State of the Arts

According to the guidebook at my dentist’s office, we live in one of the best metropolitan areas in America, and recent census figures say our incomes are among the highest nationally as well. Indeed, the McKnight Foundation reported recently that more people visited the five major Twin Cities museums in 1998 than went to see the Twins, Timberwolves, and Vikings combined. Dance and theater is growing by leaps and shouts. The Walker Art Center is an unabashed world player in contemporary art, and Bruce Dayton and director Evan Mauer seem driven to put the Minneapolis Institute of Arts on the international map. Ask the National Endowment for the Arts and you’ll learn that more cultural centimes are spent here per capita than any other state in the country. But still, where are those artist types? The vanguard? The painters, sculptors, photographers, videographers, multi-mediaists, the ones who actually make art, who are the scene, who put a place on the map?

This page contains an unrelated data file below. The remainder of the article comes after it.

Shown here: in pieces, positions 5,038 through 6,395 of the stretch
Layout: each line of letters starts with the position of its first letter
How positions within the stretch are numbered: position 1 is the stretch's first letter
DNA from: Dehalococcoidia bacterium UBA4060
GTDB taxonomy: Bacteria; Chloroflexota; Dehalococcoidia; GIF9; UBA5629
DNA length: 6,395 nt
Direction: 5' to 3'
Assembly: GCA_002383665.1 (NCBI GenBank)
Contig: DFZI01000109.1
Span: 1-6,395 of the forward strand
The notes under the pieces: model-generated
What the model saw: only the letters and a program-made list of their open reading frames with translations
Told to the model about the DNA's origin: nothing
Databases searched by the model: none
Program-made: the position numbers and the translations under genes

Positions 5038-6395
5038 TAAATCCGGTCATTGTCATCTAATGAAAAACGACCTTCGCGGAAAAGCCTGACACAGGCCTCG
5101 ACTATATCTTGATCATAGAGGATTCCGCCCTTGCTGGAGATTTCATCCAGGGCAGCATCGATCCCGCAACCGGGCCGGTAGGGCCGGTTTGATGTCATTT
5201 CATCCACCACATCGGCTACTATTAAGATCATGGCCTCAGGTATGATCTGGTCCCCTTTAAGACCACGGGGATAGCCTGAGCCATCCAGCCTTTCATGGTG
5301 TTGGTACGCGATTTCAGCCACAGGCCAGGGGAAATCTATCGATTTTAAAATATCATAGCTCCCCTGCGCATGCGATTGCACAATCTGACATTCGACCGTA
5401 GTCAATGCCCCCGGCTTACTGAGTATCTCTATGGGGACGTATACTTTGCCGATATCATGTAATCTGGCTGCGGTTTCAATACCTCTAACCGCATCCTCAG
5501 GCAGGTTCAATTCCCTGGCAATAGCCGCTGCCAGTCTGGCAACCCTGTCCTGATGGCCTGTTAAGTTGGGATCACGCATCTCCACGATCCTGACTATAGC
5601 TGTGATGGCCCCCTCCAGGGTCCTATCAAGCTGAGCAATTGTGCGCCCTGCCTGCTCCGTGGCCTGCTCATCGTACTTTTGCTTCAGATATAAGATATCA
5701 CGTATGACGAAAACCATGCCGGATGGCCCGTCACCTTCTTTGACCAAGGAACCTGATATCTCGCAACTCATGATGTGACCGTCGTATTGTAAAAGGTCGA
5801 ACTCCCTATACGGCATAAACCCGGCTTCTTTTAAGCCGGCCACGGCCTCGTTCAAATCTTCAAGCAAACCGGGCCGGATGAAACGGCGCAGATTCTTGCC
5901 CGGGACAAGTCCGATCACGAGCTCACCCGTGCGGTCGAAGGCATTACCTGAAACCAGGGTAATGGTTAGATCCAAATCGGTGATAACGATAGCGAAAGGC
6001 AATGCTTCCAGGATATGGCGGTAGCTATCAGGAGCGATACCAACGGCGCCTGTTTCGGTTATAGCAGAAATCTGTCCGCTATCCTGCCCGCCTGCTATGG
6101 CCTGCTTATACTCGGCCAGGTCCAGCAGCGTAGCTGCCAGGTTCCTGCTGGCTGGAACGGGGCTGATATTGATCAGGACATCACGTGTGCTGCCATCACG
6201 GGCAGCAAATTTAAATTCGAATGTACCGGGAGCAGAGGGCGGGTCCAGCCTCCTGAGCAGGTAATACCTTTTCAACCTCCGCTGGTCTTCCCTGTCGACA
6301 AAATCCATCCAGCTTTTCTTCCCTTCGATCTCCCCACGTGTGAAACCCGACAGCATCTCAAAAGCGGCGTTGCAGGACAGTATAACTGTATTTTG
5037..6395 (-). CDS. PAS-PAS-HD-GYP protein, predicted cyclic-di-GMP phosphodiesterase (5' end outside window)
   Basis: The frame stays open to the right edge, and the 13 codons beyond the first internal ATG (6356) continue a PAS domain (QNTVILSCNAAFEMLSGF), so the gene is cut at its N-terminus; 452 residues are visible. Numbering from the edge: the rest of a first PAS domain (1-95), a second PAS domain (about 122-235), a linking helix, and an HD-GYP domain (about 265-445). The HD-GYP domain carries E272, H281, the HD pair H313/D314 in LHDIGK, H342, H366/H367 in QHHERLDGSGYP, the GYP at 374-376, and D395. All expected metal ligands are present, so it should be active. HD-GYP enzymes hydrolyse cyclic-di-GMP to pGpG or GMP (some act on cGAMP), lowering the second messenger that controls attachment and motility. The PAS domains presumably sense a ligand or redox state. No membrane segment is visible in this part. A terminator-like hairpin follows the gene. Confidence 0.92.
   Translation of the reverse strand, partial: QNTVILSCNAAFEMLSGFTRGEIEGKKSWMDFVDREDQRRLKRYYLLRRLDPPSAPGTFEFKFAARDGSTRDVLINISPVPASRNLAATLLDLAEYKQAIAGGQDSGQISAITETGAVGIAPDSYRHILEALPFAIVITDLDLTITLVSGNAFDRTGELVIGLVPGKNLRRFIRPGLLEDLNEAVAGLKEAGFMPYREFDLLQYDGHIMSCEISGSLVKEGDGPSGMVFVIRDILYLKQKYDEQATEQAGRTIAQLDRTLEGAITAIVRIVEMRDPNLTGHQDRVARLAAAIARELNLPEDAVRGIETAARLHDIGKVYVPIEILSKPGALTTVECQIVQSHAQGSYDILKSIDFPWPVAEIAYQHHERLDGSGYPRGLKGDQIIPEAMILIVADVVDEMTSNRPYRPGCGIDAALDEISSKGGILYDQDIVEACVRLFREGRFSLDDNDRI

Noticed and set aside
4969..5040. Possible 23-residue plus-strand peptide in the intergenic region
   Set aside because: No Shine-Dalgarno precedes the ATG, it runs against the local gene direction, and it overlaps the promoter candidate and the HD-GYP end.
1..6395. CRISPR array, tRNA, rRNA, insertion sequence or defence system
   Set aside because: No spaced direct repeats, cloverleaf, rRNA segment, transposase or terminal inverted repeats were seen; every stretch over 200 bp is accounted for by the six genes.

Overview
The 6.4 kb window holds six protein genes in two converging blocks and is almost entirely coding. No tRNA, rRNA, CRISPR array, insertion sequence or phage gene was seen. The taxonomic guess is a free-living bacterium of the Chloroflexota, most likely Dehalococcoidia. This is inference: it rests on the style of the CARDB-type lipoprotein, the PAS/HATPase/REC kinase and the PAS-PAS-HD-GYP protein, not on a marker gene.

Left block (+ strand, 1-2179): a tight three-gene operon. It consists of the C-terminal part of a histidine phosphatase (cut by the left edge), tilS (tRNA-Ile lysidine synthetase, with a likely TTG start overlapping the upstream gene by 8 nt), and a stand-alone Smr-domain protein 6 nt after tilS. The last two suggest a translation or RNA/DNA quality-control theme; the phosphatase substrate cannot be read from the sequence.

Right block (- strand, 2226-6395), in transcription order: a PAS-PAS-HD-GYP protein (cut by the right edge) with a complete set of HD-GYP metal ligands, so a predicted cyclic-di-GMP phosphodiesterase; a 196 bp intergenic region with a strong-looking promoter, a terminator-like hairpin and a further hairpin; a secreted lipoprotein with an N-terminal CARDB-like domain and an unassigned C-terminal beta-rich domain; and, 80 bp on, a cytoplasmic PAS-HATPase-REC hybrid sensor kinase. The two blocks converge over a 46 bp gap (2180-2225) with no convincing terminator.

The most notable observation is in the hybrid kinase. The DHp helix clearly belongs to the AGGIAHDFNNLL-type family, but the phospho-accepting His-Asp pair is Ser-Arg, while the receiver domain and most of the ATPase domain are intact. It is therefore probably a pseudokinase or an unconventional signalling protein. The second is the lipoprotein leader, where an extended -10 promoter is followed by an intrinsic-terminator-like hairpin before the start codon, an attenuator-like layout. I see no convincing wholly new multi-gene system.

By and large, they’re waiting your table, or painting your house, or doing freelance ad layout for Best Buy. Being an artist in these parts means you’re doing it in your spare time—after you’ve brought home a paycheck. Many have chosen to swim for friendlier waters. Nancy Robinson, a painter who’s been working in Minneapolis since the mid-80s, has watched the scene—and artist friends—come and go. Two years ago she received a travel grant from the Jerome Foundation in order to pursue exhibiting in Chicago. She visited Chicago and later New York, and had the almost unheard of fortune to get shows in both cities. In the process, leaving Minnesota became an option. “There was just so much more going on elsewhere,” she says.

The experts estimate that Minnesota has an abundance of the creative poor. McKnight counted 300,000 artists a few years ago. But that same survey also noted that more than 60 percent of those artists were making less than $7,000 per year. There’s a lot of art being made here, but not much of it is selling.